Black students face harsher punishments than their peers and are less likely to receive mental health attention for their problems, according to new research.
According to the Department of Education’s Office of Civil Rights, Black students are expelled and suspended three times more often than White students. And a new study published in the journal Sociology of Education found that school districts with large Black populations were less likely to consider offering counseling services compared to predominantly White school districts. School districts in which a large portion of the students were Black would usually report incidents to law enforcement officers—not the case in majority White school districts.
The study, entitled “The Social Structure of Criminalized and Medicalized School Data” examined how “district level racial/ethnic and socioeconomic compositions” affect the method of discipline implemented on students. The study was conducted by David Ramey, an assistant professor of sociology and justice at Penn State University. Ramey examined data from 60,000 schools in more than 6,000 school districts, and concluded that that the increased incarceration rates in minority communities results in a criminalized view of students when they misbehave.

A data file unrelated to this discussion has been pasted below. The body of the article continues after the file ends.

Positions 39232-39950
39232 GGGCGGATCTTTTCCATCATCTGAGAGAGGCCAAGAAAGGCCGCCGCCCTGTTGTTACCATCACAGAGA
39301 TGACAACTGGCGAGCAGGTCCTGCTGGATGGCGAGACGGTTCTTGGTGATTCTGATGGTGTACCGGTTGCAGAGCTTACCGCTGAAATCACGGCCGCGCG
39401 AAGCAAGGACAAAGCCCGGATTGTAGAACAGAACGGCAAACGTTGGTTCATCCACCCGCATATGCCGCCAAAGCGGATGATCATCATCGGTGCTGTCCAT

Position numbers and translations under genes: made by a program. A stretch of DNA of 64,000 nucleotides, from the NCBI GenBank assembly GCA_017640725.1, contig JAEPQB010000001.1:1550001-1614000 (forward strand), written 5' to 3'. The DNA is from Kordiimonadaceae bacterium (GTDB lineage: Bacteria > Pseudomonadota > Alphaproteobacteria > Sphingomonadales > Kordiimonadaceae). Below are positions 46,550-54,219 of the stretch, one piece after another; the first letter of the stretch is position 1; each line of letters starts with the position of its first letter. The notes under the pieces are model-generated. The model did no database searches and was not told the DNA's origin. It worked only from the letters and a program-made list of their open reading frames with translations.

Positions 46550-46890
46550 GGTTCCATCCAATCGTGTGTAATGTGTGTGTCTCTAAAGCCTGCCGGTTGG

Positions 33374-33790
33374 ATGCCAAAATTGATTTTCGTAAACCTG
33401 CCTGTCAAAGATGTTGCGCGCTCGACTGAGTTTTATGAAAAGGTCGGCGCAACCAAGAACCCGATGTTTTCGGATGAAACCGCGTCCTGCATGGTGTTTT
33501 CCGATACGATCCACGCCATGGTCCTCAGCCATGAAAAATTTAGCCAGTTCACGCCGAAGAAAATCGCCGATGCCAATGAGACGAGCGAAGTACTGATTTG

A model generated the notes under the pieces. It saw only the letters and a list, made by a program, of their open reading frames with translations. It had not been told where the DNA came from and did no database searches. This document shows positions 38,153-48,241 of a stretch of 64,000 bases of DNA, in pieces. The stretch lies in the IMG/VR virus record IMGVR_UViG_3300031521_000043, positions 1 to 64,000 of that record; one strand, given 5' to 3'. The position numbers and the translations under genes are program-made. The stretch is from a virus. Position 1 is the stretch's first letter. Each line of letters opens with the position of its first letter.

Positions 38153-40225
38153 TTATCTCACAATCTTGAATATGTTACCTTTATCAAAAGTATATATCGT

According to the study, unlike White parents, the families of Black children are less likely to blame their behavior on medical or psychological causes.
“The legacy of the Tuskegee experiments has left many Black families skeptical of medical and mental research, particularly contested and controversial issues like ADHD,” Ramey wrote in his report.
Ramey also noted that research suggests that teachers view Black boys’ misbehavior as the result of bad parenting and cultural deficiencies, and are less likely to attribute minority students’ acting up to a behavior disorder.
“White kids tend to get viewed as having ADHD, or having some sort of behavioral problem, while Black kids are viewed as being unruly and unwilling to learn,” said Ramey.
According to The Daily Best, Black students with learning disabilities are three times more likely to be suspended than White students with learning disabilities. Ramey suggests that the current discipline structure of American schools is flawed.
“There’s been a real push toward school safety and there’s been a real push for schools to show they are being accountable,” he wrote. “But, any zero-tolerance policy or mandatory top-down solutions might be undermining what would be otherwise good efforts at discipline, and not establishing an environment based around all the options available.”